But, though Mrs. Hugill was thus favoured, she had to struggle

hard and long, before she was introduced into the liberty of God's dear children. Those temptations to the fashionable and the frivolous, which so commonly captivate young people, assailed her as she grew up to womanhood, and caused her many pangs of conscience. She had often bitterly to lament her childish follies, and her disobedience to parental authority ; but would retire into privacy to seek forgiveness at the hands of God. Still, where there is the absence of true conversion, young people are easily led astray. It seems that, as she advanced in years, her inclinations were drawn more and more after the customs and maxims of the world, till a gracious providence placed in her hands a book which led her to the point upon which the whole of her future life hinged, and which she carefully treasured in grateful memory to the day of her death. “In the year 1794,” she says, “I began to read a book written by that good man, Mr. Joseph Alleine, entitled, “An Alarm to Unconverted Sinners.' This book was given by John Wesley to my grandmother, who gave it to me. I read it with serious attention. I thought it pointed out my state in so clear a manner,—that I was condemned before God; and I cried out, 'O wretched soul that I am ! who shall deliver me from the body of this death?'" From “the body of this death,” however, she was at length delivered, as every one must be who adopts the same course. Meanwhile, she attended all the means of grace within her reach ; struggled on night and day; and seems, for most of a year, to have frequently given up both fuod and sleep, in search of the "pearl of great price." " Then all at once," she says, “my burden and guilt were removed, peace and joy sprang up in my soul ; I could rejoice in a sin-pardoning, soul-saving Redeemer; and could adopt the language,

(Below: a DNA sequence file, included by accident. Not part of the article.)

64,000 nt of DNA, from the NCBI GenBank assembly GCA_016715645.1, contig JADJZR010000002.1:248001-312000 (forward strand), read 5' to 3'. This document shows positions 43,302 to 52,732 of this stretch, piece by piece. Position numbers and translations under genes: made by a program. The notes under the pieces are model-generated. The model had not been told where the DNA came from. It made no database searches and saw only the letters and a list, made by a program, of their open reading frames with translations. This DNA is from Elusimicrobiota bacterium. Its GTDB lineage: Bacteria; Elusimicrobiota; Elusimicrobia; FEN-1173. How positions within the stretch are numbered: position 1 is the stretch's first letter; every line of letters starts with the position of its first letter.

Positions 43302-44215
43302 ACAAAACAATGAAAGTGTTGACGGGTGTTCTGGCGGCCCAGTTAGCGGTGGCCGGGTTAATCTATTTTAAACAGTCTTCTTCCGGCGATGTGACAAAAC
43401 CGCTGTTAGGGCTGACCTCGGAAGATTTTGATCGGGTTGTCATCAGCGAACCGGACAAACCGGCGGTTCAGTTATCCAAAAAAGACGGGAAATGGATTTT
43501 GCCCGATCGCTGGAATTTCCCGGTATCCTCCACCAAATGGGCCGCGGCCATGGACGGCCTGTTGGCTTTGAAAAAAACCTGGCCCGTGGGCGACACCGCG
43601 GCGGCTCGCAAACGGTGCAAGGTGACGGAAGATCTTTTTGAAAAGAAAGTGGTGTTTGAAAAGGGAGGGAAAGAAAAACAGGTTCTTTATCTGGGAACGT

· Arise, my soul, arise,

Shake off thy guilty fears ;
The bleeding Sacrifice

In my behalf appears ;
Before the throne my Surety stands ;

My name is written on His hands."" How truly refreshing this old-style phraseology, all in accord with the warmth of a young convert! and how necessary to watch with devout care, lest such simplicity and fervency should decline in our days!

One cannot but admire the women of the New Testament,—their zeal, and their complete devotion to Jesus, their beloved and adored Friend. When all the rest had forsaken Him, how these lingered and wept by the Cross, while He hung there," a spectacle to angels, and the derision of men !” Mary elicits our admiration, as she hastens first to the sepulchre on the morning of the resurrection,-weeps #hen she finds not the body of Jesus,-turns to the supposed gardener, and asks so plaintively, “Sir, if thou hast borne Him hence, tell